Here at Caffeine, we love to explore the more esoteric elements of the coffee industry. Drum roll please... this is Jonathan Tam’s guide to Geisha! Photo by Blake Richard Verdoorn.
Geisha is a highly sought-after coffee varietal commanding near-legendary status within speciality coffee circles. The name comes from a misinterpretation of the coffee’s birth place in Gesha, Ethiopia, and you may hear the names used interchangeably. And, no, it has nothing to do with Japanese hostesses.
It rose to fame when Hans Elliot from Hacienda La Esmeralda entered it into the Best of Panama competition in 2004, where it won and continued to win for a further five consecutive years. The judges were wowed by its fragrant notes of bergamot, bringing a citrusy floral sweetness. It is unmatched in terms of aroma and complexity, with some calling it “God in a cup”. Geishas continue to place highly and win Cup of Excellence competitions; these coffees are then sold via internet auctions to the highest bidders.
The plant itself is fittingly elegant, with distinctive elongated leaves and cherries. Farmers initially started growing it for its resistance to leaf rust – the potential of the coffee wasn’t fully realised until it found its home in the 1960s on the high mountains of Panama. The perfect altitude, climate and soil conditions here give Geisha an outstanding flavour profile that is hard to replicate. However, Geisha isn’t exclusive to Panama – it’s also grown in Ethiopia, Tanzania, Malawi, Costa Rica, Colombia and Peru.
Not all Geishas hit the same lofty heights, though. You may find that some sporting the name don’t have the same wild fragrance and depth of flavour worthy of the varietal’s superstar status. Without the right growing conditions, the unique characteristics of Geisha can be absent, resulting in coffee that is sold at a high price but struggles to stand out on the cupping table.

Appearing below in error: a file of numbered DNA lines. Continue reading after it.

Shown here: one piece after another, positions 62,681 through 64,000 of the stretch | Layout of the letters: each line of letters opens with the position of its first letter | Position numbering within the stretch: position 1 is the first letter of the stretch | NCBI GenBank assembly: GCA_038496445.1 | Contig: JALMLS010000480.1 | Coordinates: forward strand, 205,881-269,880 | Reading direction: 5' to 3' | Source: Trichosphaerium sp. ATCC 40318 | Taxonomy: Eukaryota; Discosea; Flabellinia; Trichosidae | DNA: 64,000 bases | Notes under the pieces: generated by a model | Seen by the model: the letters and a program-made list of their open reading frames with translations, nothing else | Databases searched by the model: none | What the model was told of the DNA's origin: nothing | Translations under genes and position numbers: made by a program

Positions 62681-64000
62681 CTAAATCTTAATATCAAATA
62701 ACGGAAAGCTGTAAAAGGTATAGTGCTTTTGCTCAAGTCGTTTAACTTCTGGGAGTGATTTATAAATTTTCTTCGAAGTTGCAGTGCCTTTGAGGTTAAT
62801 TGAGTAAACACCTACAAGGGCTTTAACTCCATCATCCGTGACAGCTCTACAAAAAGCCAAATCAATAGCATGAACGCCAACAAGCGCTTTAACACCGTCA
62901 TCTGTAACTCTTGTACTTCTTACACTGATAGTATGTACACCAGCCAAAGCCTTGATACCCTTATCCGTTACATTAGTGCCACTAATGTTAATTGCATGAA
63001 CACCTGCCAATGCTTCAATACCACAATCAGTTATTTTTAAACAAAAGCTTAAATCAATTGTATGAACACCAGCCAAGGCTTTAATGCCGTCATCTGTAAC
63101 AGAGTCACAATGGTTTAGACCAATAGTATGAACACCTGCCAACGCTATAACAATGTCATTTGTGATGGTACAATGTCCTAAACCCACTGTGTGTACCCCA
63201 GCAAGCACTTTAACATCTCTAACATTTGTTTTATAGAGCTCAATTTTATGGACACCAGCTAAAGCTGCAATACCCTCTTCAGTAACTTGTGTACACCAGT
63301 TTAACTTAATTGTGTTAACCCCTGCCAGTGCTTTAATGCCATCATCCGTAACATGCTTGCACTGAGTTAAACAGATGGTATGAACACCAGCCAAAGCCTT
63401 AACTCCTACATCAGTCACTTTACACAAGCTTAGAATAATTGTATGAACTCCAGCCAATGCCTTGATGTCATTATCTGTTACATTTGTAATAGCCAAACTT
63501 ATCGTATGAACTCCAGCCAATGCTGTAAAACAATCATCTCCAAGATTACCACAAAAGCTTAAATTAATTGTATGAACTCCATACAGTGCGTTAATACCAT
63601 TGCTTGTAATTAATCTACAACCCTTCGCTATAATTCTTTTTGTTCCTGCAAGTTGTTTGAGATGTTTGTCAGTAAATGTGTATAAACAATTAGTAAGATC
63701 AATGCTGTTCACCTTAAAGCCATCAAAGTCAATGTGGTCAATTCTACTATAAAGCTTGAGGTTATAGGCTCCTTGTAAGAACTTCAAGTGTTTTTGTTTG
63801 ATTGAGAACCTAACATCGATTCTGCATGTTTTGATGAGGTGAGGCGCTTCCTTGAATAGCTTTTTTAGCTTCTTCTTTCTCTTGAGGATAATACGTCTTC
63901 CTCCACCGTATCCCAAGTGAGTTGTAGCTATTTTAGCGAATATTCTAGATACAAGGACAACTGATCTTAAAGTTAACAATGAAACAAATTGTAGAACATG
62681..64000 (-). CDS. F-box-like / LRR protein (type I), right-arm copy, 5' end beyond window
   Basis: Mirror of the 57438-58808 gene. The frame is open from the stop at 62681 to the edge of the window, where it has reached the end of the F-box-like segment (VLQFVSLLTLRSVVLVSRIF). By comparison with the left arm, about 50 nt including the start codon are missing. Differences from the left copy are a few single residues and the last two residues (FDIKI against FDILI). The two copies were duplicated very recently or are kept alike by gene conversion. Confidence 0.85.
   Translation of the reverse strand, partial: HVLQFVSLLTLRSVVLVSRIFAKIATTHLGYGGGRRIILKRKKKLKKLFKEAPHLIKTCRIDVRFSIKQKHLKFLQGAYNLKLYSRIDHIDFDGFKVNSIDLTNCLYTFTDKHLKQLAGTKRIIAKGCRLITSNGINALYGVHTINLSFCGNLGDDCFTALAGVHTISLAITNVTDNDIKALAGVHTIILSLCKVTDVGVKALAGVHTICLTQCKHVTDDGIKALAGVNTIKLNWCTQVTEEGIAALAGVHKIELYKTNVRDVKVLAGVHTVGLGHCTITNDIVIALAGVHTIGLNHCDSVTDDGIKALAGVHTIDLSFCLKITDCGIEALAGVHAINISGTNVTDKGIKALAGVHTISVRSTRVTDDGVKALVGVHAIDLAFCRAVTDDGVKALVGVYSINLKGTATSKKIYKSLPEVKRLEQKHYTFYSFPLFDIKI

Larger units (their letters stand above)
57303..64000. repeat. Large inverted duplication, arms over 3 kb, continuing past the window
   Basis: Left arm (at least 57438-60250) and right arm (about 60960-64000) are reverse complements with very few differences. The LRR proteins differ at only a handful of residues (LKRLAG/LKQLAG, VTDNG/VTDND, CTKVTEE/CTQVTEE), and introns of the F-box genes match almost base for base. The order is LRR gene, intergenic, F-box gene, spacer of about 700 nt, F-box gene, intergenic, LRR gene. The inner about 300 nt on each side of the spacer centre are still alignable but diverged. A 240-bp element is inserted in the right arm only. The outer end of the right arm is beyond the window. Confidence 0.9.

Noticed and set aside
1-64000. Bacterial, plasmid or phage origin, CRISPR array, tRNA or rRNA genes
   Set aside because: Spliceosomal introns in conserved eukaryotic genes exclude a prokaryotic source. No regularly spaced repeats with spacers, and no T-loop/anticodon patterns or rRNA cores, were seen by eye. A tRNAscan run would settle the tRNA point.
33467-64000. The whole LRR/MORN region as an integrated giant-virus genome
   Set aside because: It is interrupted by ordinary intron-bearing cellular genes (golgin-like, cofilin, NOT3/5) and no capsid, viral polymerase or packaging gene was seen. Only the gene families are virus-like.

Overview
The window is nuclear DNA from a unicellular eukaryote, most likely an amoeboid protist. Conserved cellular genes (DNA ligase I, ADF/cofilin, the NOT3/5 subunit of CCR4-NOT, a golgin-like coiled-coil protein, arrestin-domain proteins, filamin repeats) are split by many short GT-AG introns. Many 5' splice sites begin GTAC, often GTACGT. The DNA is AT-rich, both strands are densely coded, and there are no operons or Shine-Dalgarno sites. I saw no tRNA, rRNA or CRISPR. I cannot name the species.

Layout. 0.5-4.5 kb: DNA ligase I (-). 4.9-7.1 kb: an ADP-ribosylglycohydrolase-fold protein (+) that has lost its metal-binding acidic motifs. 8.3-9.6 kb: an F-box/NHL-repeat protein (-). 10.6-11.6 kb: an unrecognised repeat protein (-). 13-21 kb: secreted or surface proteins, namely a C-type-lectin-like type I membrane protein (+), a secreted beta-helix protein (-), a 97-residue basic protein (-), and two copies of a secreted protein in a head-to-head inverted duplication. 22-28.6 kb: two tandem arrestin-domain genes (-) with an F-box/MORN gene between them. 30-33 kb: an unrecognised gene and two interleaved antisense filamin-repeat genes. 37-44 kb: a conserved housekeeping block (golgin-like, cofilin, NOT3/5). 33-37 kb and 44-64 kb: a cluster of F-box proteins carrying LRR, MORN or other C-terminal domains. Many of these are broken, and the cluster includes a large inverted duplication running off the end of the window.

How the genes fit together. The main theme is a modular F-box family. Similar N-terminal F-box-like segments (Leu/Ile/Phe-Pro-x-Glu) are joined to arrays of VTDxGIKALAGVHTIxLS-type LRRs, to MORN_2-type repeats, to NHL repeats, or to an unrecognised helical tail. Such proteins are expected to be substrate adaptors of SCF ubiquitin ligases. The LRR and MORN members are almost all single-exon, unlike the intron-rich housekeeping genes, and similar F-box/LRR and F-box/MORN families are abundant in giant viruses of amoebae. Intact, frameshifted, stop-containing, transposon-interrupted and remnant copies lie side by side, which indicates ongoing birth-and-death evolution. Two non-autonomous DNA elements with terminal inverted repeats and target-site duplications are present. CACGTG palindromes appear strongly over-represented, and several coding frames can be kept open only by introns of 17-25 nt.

Geisha is best brewed as a filter, as its subtlety is less suited to the harsh pressure of an espresso machine, and it really doesn’t shine with a blanket of steamed milk poured over it.
What really sets Geisha apart is the complexity of flavours and the way these dance on your taste buds. The signature of a good Geisha is the floral aroma, which smoothly transitions into the sweetness of a manuka honey and closes with a delicate acidity. The taste doesn’t overstay its welcome and leaves you wanting more.
You are unlike to find Geisha served in your local coffee shop. Not only is it difficult to cultivate, which makes it rare, there is also a limited platform for Geisha while the industry continues to be dominated by espresso-based milk drinks. You’re much more likely to see it at barista and brewing competitions, however, where it has a well-deserved reputation for making award-winning coffee. In fact, Geisha is the preferred bean of champions. Most recently, Berg Wu of Taiwan took first place at the World Barista Championships with a stunning washed Geisha from Finca Deborah in Panama.
Geisha is also significantly more expensive other coffees. On average you’ll pay three to four times more than for another speciality varietal. A kilo of Geisha can cost around £100, £60 more than a good Ethiopian Yirgacheffe or Kenyan peaberry. For this reason, Geisha is often sold in smaller packs to make it more affordable.
Many in the industry believe Geisha – and most speciality coffees – are still relatively cheap. However, the uncertainties of climate change and growing economies buying premium goods could see the price inflate substantially in the coming years.
If you’d like to see what all the fuss is about, we highly recommend Colonna’s Berlina Estate Geisha (£15, colonnacoffee.com). Caravan also has a washed and natural version from Finca Deborah (£30 for 225g, caravancoffeeroasters.co.uk).